Bidding farewell to my dear Bajia
There are some people who surpass the realm of fame and success. They are forever immortalised by virtue of who they are and what they contribute to the society. Bajia was such a person.
I remember her larger-than-life personality when I first met her as a child. Visually she was a petite lady, but her intelligence, mental strength, physical energy and determination was way beyond her size. She was always dressed in an immaculate but simple white sari and chapals. No fancy jewellery or designer handbag, no false airs, she was real and approachable. She made you feel like she had known you your entire life, even if you met her for the first time.
When I was a five-year-old, my mother and sister, Nazia tried their level best to get me to participate in Sohail Rana’s TV show for children, Kaliyon ki Mala, but failed. It was finally Bajia who convinced me with her unassuming charm and a little packet of sweets. I remember she took Nazia and me to Pakistan Television studios in Karachi for the very first time. I am till date thankful to her for that.
I lost touch with Bajia when we moved to London. But when I returned many years later, I met her again at the time of Nazia’s wedding. She told my mother,
“I only came because it’s my granddaughter’s wedding.”
I remember that she wasn’t pleased about the choice made for Nazia, hence stayed only for a short while. Before leaving she whispered something in Nazia’s ear, kissed her on the forehead and left.
I did not see Bajia for quite some time after the wedding, until I met her again at the Sindh Governor House. I was Honorary Advisor to Governor Sindh at the time and she held the post of Advisor to Chief Minister Sindh. She told me,
“Beta please come and visit your old Bajia when you have time.”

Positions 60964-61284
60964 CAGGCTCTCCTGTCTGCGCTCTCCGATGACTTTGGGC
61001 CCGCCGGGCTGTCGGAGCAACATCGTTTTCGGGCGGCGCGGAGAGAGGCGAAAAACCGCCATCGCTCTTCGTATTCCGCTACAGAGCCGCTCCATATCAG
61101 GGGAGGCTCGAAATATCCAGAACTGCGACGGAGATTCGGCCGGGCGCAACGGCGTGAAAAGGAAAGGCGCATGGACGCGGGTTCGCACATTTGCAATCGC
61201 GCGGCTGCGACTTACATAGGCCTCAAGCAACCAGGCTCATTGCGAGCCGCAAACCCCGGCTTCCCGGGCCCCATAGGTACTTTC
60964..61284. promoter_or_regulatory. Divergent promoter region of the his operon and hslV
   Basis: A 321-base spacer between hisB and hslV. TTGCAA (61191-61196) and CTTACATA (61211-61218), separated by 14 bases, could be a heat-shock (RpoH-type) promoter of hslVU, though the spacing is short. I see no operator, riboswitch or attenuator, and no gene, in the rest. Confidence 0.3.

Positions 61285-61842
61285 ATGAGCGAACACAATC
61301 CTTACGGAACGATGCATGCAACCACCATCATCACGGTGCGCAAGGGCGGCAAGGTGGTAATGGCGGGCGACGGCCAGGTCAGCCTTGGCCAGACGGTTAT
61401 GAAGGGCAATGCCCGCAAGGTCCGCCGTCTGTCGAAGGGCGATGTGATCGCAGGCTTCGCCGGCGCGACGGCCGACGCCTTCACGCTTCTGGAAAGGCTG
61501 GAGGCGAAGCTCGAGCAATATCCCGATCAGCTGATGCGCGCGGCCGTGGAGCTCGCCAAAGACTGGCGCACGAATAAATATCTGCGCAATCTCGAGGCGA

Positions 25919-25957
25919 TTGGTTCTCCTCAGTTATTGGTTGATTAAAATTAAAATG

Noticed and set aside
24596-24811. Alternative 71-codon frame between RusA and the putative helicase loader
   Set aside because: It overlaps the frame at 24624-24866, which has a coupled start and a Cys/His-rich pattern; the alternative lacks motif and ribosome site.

The next day, I promptly went to her office. She was surrounded with opportunists wanting to somehow benefit from her new governmental post. Seeing me, she told the others that her beta is here and asked them politely to excuse her until tomorrow.
When they left, she sat with me and asked me why I looked so upset.
“You should be happy that God has also given you the position and opportunity to work for the province of your birth.”
I confessed that it was the other way around; I could not accept what I saw around me. There was lot more wrong than right. The undeserving seemed to be gaining strength and the deserving were shunned and left to suffer. What is one supposed to do?
She smiled and told me not to worry about it and let God be the judge of whether they were doing right or wrong.
“You should stay the person you are. Use your energy to spread positivity, rather than fight the people who spread negativity in our society. Ignore what they are doing, just focus on what you can do to help the people who actually need it.”
During the next three years, Bajia and I would meet frequently, talking and reflecting over things. I learnt so many things from her wisdom. Unfortunately, when I returned to London, I lost touch with her for a while. A common family friend in London informed me that Bajia was severely ill, so I rushed to Karachi to see her.
I was told that she refused to stay in the hospital and rested on a makeshift hospital bed at home. She looked very frail and had a drip extending down her arm. I was warned that she may not recognise me due to her condition. The attending nurse told her,
“Zoheb sahib has come to see her.”
She opened her eyes and stared at me, as if she didn’t recognise me. She then held my hand and whispered,
“My beta, how are you?”
The nurse was surprised that she acknowledged me. I could not hold back my tears, as I could not bear to see the lady who had been the source of my inspiration for so many years, now look so helpless. Deep down I knew that it may be the last time I would see her again which made me feel even worse. I left Karachi with a heavy heart.
The dreaded news finally came. Renowned Playwright Fatima Surayya Bajia passed away.
Is that it, was she just a playwright?
Many never knew her beyond this, hence I feel special that I got an opportunity to see her greatness. She was truly an institution. She may have left us, but has left behind a legacy of great writing and extensive social work. Her kindness, sensitivity and passion to be a good human being is something that we all as Pakistanis must endeavour to keep alive. Rest in peace our dear Bajia.
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